Senate Works to Fix Broken No-Call List

Senate Works to Fix Broken No-Call List

Bill Would Add Cell Phones,
Faxes and Automatic Calls


JEFFERSON CITY, MO – The Missouri Senate debated and passed a bill today that would
bring residents one step closer to being able to add their cell phone numbers
and fax numbers to the state’s No-Call List. The measure is sponsored by Sen.
Scott T. Rupp, R-Wentzville. The bill also protects those on the No-Call List
from automated phone calls that are popular during election cycles. Rupp said
the aim of Senate
Bill 65
is to end unsolicited advertising that can actually cost the
recipients money.

“These
annoying, unwanted calls and text messages are costing Missourians money because
they are having to pay for these calls and text messages they don’t want on
their cell phones, as well as having to pay for the paper, ink and other costs
of receiving a fax,” he said. “Missourians should no longer have to foot the
cost for these unsolicited ads.”

The
bill covers phone calls and text messages to cell phones used for personal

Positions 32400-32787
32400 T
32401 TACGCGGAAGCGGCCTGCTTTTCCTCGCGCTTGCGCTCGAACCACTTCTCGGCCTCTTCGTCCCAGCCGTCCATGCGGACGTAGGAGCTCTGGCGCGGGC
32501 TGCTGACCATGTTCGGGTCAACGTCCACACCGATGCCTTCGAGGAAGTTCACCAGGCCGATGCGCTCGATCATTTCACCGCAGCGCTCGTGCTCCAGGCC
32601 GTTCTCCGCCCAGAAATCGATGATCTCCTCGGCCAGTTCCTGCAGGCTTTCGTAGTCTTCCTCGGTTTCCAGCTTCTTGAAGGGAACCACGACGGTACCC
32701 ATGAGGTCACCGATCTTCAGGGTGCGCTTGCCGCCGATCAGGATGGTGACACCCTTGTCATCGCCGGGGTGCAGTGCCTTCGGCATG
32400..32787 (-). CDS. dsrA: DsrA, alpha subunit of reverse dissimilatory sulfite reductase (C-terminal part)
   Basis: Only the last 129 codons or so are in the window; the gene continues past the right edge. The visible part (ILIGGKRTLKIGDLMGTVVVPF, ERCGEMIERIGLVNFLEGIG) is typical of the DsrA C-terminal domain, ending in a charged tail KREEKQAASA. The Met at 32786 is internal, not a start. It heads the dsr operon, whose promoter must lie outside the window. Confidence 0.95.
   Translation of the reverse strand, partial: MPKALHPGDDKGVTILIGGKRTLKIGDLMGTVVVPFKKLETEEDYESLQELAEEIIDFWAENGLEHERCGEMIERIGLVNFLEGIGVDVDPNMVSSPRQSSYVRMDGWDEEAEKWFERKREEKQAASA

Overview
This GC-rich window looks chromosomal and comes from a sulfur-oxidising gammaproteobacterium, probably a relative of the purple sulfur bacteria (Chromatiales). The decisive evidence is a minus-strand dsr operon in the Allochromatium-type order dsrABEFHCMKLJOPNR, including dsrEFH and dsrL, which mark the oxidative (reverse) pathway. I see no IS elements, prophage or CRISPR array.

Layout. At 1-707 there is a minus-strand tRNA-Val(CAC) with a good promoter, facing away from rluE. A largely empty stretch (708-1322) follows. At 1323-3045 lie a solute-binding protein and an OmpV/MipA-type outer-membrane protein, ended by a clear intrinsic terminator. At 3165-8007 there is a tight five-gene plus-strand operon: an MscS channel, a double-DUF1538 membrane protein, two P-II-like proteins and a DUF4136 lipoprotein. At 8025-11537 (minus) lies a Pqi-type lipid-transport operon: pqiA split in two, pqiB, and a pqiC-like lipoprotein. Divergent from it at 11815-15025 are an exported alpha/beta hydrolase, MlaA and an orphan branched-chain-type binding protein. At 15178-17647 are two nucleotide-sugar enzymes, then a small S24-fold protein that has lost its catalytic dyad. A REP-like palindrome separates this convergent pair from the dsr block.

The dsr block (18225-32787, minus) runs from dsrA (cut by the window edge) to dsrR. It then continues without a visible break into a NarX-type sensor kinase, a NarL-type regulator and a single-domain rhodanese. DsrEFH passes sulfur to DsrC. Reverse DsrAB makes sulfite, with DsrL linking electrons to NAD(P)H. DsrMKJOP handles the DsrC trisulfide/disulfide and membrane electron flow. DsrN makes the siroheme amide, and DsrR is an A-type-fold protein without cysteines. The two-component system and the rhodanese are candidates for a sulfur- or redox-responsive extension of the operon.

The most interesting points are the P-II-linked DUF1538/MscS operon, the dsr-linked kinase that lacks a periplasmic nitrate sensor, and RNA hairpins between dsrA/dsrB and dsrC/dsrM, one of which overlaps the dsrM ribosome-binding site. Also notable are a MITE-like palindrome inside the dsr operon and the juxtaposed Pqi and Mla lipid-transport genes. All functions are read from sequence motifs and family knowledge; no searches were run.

purposes as well as residential faxes. Rupp said many people receive calls,
texts and even stacks of faxed advertisements.

The
measure also prohibits automated phone calls, including political ones, to
residents registered on the No-Call List. Any political committee making calls
must register with the Missouri Ethics Commission, while non-committees or
businesses making calls on a candidate’s behalf must register with both the
commission and Secretary of State.

Senate Leader Charlie Shields, R-St.
Joseph, supports the bill. He said hundreds of consumers made official
complaints about these types of calls during the November 2006 election.
Thousands of other Missourians have been harassed by these types of
calls.

“Consumers have asked to be protected from these
disruptive intrusions in their daily lives and they deserve to be,” Shields
said. “People have a right to know who is making and paying for the calls, and
we make those who break the law pay with this bill that we hope will advance in
the House as well.”

Violators could be fined up to $5,000 for each violation.

The
bill needs a second vote of approval before moving to the House for similar
consideration. To track the bill, visit www.senate.mo.gov
- “key word” search for SB65&43.

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